Thursday, January 3, 2013


Hier geht's zur deutschen Version dieses Posts (folgt noch)

Dan Lepard, master baker from England ("The Art of Handmade Bread"), travels (and bakes) all over the world. He also contributes regularly to the weekend issue of the "Guardian", and is always good for an interesting recipe.

I tried several of them, and never had a bad experience. Whether marmalade, pancakes, pasties, cakes or his "boozy" Ale House Rolls, we liked them all. When I saw his recipe for Stilton Crust Sausage Rolls, I was intrigued by the idea to spruce up simple store-bought puff pastry with layers of blue cheese.

There was still some puff pastry in the freezer, and I overcame my inner Scrooge to purchase real, imported Stilton.

Stilton crumbles easily, just use your fingers

Preparing the crust was easy. I crumbled the Stilton evenly over one sheet of thawed puff pastry, placed the second sheet on top, pressed it down with my hands to adhere, and then rolled it out to two times its original size.

It looks like a lot of blue cheese, but it is just right and not too strong!

The package is then folded, re-rolled, and folded again, creating several layers of cheese within the pastry. After these turns it needs a nap in the refrigerator for at least half an hour.

While the dough was resting, I prepared the sausage filling. An opened package with Johnsonville's "Stadium Brats" - the only American bratwurst that tastes like a German one - was my sausage choice, and, instead of the ground pork the recipe suggests, I took 80% lean ground beef (another leftover in the fridge.)

The idea of a fennel seasoning didn't appeal to me too much. Though I like fennel, and use it regularly in my breads, I do not care for the pervasive anise-y flavor of American Italian sausages (something never heard of in Italy, as my half Italian husband assures me.)

Bratwurst, ground beef, marjoram and white bread crumbs for the filling

With the German type bratwurst a marjoram seasoning instead of the fennel seemed the obvious choice (I used only 1/2 teaspoon.) "Stadium Brats" don't have casings that need removing, and my food processor made mixing a cinch. (I recommend chilling the filling until using.)

A few pulses and the filling is done

The next step was arranging the filling on the chilled pastry. I wasn't quite sure what size of rolls I would end up with - you have to consider that before you roll out the dough - but mathematical imagination is not my forte, and my rolls turned out a bit larger than Dan Lepard's. 

Arranging the filling. The blue Stilton is visible through the puff pastry

I placed the filling on the lower half of the pastry, leaving a free edge for the seam. The upper half is then folded over, and crimped with a fork. To create a neat edge, I used a pizza roller to cut off the excess dough.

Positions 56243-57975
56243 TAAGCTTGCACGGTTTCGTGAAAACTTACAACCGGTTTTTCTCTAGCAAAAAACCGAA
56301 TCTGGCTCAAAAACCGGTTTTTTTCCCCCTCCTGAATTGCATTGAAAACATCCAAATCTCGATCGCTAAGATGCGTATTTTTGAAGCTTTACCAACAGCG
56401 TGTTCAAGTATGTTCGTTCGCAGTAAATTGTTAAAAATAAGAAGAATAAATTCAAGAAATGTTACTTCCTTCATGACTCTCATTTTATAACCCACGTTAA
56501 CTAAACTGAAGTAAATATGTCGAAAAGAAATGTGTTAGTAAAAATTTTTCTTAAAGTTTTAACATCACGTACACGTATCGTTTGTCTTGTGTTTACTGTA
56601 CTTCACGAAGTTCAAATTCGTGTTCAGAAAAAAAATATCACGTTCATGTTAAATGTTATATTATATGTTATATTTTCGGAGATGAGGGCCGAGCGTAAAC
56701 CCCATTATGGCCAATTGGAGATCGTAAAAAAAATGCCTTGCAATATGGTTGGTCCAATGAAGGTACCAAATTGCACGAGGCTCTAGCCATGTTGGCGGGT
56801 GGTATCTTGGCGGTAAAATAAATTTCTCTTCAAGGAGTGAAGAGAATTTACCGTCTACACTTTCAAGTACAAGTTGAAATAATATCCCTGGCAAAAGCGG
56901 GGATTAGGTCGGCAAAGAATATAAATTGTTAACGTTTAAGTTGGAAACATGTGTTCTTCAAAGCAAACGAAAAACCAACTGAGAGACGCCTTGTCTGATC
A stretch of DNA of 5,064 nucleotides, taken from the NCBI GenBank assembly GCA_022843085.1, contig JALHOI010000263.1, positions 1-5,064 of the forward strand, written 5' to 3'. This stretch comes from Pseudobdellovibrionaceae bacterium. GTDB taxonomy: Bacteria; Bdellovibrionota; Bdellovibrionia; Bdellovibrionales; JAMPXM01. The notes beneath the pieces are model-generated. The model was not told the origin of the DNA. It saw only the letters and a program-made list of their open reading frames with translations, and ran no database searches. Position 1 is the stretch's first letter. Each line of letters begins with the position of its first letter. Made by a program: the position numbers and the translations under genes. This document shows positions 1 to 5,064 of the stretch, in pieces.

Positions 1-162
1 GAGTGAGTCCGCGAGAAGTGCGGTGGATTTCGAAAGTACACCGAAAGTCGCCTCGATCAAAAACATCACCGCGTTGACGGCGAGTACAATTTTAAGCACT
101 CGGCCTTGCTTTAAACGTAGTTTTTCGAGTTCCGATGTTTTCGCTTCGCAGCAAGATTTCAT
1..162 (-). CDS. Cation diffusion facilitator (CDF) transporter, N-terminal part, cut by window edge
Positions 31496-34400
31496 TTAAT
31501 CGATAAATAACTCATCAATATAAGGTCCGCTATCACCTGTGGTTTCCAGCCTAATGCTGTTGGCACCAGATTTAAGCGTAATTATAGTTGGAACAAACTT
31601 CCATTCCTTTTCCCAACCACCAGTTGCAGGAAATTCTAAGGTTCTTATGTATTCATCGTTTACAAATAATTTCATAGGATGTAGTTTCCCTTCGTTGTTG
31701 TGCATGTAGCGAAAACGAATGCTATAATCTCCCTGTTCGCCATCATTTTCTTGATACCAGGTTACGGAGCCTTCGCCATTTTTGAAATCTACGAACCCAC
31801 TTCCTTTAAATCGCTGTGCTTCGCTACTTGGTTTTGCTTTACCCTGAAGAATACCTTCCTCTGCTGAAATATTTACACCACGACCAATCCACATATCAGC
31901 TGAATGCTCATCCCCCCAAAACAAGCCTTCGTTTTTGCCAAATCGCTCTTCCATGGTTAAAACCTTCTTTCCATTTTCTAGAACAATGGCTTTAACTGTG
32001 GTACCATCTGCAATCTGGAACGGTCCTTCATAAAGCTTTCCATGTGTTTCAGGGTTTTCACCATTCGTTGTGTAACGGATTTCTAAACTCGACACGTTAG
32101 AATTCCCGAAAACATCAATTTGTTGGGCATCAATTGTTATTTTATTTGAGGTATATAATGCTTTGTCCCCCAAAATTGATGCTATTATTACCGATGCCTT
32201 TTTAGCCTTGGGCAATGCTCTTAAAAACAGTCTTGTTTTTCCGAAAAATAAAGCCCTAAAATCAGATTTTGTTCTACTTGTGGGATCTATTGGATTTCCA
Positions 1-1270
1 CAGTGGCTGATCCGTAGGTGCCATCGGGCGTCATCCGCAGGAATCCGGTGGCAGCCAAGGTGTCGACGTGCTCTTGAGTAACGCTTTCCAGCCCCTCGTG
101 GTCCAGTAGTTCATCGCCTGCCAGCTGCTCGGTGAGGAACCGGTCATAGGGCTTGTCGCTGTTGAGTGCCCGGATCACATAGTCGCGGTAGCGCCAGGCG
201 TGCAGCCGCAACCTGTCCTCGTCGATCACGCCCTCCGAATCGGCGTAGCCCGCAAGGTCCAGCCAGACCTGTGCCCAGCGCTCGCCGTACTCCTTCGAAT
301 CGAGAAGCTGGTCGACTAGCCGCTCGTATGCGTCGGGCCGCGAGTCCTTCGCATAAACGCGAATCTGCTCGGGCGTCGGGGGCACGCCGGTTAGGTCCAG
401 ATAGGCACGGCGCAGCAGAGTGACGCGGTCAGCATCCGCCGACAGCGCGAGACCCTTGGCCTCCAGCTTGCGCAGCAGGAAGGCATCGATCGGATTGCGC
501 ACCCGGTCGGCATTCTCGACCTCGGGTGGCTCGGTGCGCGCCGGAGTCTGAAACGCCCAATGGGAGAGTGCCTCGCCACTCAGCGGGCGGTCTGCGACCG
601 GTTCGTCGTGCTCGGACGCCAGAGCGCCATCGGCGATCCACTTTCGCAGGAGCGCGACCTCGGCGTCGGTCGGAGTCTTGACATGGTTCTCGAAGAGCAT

Stilton crust loaf with crimped seams

Since I wanted to freeze some of the rolls, I did not apply egg wash over the whole loaf, but cut it first into slices. My loaf yielded 10 slices/rolls (about 1 1/2 inch wide.)

Applying egg wash and scoring

After brushing the rolls with the beaten egg, I slashed them with a sharp knife, parallel to the cut sides.

The sausage rolls baked for 25 minutes, at 400ºF/200ºC, to be golden brown and sizzling. I realized, though, that a lot of fat was rendered from the filling during the bake, leaving the bottom of the rolls soft. Next time I would elevate the rolls with a rack on top of the baking sheet.

We had the Stilton Crust Sausage Rolls for dinner, and LOVED them! The blue cheese in the crust added a pleasant spiciness, and the seasoning of the sausages, plus the marjoram, was sufficient to flavor the whole filling - no extra salt or pepper is needed.

Dan Lepard's recipe in the "Guardian" you can find here.

TO MAKE AHEAD: The cheese pastry and the filling, or the filled loaf (without egg wash), can be kept in the refrigerator for at least a day.

The shaped rolls (without egg wash!) can be easily frozen, individually wrapped in plastic, and placed in a container with lid. They don't need to be thawed, but before baking, brush them with beaten egg, and slash the top with a sharp knife. The baking time will be a bit longer for frozen rolls.

We loved the spicy sausage rolls!


  1. This looks delicious! I have never tried any of Dan Lepard's recipes before, though I do have some of them bookmarked! And your sausage rolls looks so good!
    Happy New Year! Best wishes for a wonderful 2013!

  2. Thanks, Joyce!
    I made also Dan Lepard's Eccles Cakes, Ale Crust Potato Pasties, Alehouse Rolls and Ale Wheat Germ Pancakes. And the wonderfully bitter Dalemain's 3-Fruit Marmelade. All were very good.
    A great 2013 for you, too!

  3. It looks like you made the seasoning really your own here, sounds and looks excellent! I have made some different sausage rolls of his, I think ones with rough puff pastry from his Short & Sweet book. I only make sausage rolls at Christmas, as a treat, though seeing these I am tempted to give them a go. I am not a fan of fennel in bread either, though I quite like it in salami.

  4. "Short & Sweet" is still on my wish list, but I check the Guardian every weekend, I really like Dan Lepard's recipes, and never had a flop (though the Lamington Cakes made a big mess in the kitchen).
    I have to try your Semolina Bun Bread, too, unfortunately I can't get wild garlic here in Maine, at least not the European one.